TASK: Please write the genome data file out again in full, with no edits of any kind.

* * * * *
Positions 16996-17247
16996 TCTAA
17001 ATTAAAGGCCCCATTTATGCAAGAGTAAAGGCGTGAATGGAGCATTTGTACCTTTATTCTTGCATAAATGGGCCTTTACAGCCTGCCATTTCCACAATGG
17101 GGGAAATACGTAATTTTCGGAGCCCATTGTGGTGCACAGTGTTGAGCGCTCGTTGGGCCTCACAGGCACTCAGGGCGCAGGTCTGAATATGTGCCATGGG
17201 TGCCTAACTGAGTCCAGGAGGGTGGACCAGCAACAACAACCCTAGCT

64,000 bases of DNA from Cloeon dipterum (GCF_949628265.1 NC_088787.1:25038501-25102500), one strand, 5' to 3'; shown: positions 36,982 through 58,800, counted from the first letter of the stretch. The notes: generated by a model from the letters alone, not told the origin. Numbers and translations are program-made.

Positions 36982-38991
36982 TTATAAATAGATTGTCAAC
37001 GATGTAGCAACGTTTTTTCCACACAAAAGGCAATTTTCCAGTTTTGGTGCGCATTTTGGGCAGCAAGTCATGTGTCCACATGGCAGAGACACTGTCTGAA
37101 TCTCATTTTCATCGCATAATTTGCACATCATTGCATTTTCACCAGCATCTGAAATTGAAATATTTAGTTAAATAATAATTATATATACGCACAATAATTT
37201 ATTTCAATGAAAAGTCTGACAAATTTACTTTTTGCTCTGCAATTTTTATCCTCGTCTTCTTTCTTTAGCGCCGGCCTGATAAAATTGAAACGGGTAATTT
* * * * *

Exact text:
Positions 16996-17247
16996 TCTAA
17001 ATTAAAGGCCCCATTTATGCAAGAGTAAAGGCGTGAATGGAGCATTTGTACCTTTATTCTTGCATAAATGGGCCTTTACAGCCTGCCATTTCCACAATGG
17101 GGGAAATACGTAATTTTCGGAGCCCATTGTGGTGCACAGTGTTGAGCGCTCGTTGGGCCTCACAGGCACTCAGGGCGCAGGTCTGAATATGTGCCATGGG
17201 TGCCTAACTGAGTCCAGGAGGGTGGACCAGCAACAACAACCCTAGCT

64,000 bases of DNA from Cloeon dipterum (GCF_949628265.1 NC_088787.1:25038501-25102500), one strand, 5' to 3'; shown: positions 36,982 through 58,800, counted from the first letter of the stretch. The notes: generated by a model from the letters alone, not told the origin. Numbers and translations are program-made.

Positions 36982-38991
36982 TTATAAATAGATTGTCAAC
37001 GATGTAGCAACGTTTTTTCCACACAAAAGGCAATTTTCCAGTTTTGGTGCGCATTTTGGGCAGCAAGTCATGTGTCCACATGGCAGAGACACTGTCTGAA
37101 TCTCATTTTCATCGCATAATTTGCACATCATTGCATTTTCACCAGCATCTGAAATTGAAATATTTAGTTAAATAATAATTATATATACGCACAATAATTT
37201 ATTTCAATGAAAAGTCTGACAAATTTACTTTTTGCTCTGCAATTTTTATCCTCGTCTTCTTTCTTTAGCGCCGGCCTGATAAAATTGAAACGGGTAATTT